MHS Calendar of Events
God Save the People! From the Stamp Act to Bunker HillDetails
What was it like to live in a town that had existed for years (if not a full century or more) before becoming part of a new nation after the Revolution? Designed for educators and local history enthusiasts, this workshop -- offered in conjunction with the Falmouth Museums on the Green -- will explore some of the social, cultural, economic, and political concerns expressed in New England towns like Falmouth as the United States was becoming a new nation in the late-eighteenth and early-nineteenth centuries. By turning an eye towards local politics and events we will rediscover the ways in which “ordinary people” contributed to America’s creation story.
Participants will have the opportunity to:
- investigate what it was like to live in an old town in a new country and discover what changed for the inhabitants of Falmouth and Cape Cod as new government structures were implemented.
- discuss the concerns (both local and national) expressed by Massachusetts residents while the American government was being created in the years after the revolution.
- explore the ways in which geography, economy, and social/cultural practices influenced local concerns.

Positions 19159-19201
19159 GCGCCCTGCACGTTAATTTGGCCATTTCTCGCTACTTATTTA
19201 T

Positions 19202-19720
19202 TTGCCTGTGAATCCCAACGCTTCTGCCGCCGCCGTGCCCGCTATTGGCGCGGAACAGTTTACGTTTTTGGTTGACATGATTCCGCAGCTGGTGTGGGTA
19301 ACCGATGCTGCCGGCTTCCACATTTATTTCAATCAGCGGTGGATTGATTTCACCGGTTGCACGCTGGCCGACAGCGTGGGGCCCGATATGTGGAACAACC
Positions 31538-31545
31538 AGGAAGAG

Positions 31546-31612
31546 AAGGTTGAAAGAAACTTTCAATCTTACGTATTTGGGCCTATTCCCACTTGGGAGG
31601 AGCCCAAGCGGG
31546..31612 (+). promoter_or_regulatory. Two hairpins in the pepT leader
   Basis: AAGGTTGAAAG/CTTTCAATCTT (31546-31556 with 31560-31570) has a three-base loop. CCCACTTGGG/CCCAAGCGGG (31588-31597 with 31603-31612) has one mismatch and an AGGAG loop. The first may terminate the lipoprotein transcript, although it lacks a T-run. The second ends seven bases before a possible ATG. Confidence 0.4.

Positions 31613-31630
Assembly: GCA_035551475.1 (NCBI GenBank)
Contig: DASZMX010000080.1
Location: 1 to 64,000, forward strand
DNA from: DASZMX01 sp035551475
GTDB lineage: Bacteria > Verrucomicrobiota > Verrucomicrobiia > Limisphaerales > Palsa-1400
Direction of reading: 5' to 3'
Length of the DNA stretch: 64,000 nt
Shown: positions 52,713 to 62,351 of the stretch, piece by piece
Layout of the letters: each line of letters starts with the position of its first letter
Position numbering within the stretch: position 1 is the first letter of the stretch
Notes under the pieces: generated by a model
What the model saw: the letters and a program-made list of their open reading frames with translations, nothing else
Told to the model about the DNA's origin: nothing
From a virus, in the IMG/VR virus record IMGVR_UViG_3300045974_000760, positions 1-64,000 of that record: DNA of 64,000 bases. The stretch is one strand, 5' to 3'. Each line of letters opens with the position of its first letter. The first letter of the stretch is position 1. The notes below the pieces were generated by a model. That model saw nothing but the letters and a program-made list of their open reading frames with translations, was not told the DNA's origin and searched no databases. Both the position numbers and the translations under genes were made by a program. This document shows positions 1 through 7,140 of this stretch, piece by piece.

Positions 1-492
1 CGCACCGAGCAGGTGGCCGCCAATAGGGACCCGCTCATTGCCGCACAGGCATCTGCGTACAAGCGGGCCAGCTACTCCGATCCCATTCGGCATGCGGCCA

- discover evidence of local concerns, and discussions of national policies, in primary sources held by the Falmouth Historical Society and the Massachusetts Historical Society.
- explore new ways of engaging students and local communities in their history.
There is a $25 charge to cover lunches both days; program and material costs have been generously funded by the Richard Saltonstall Charitable Foundation. Educators can earn 14 PDPs and 1 Graduate Credit (for an additional fee) from Framingham State University.
To Register: Please complete this registration form and send it with your payment to: Kathleen Barker, Massachusetts Historical Society, 1154 Boylston Street, Boston, MA 02215.
Additional two-day workshops will be held in Pepperell, Massachusetts & Milford, New Hampshire, July 30-31; in Searsport, Maine, August 6-7; and in Framingham, Massachusetts, September 26-27.close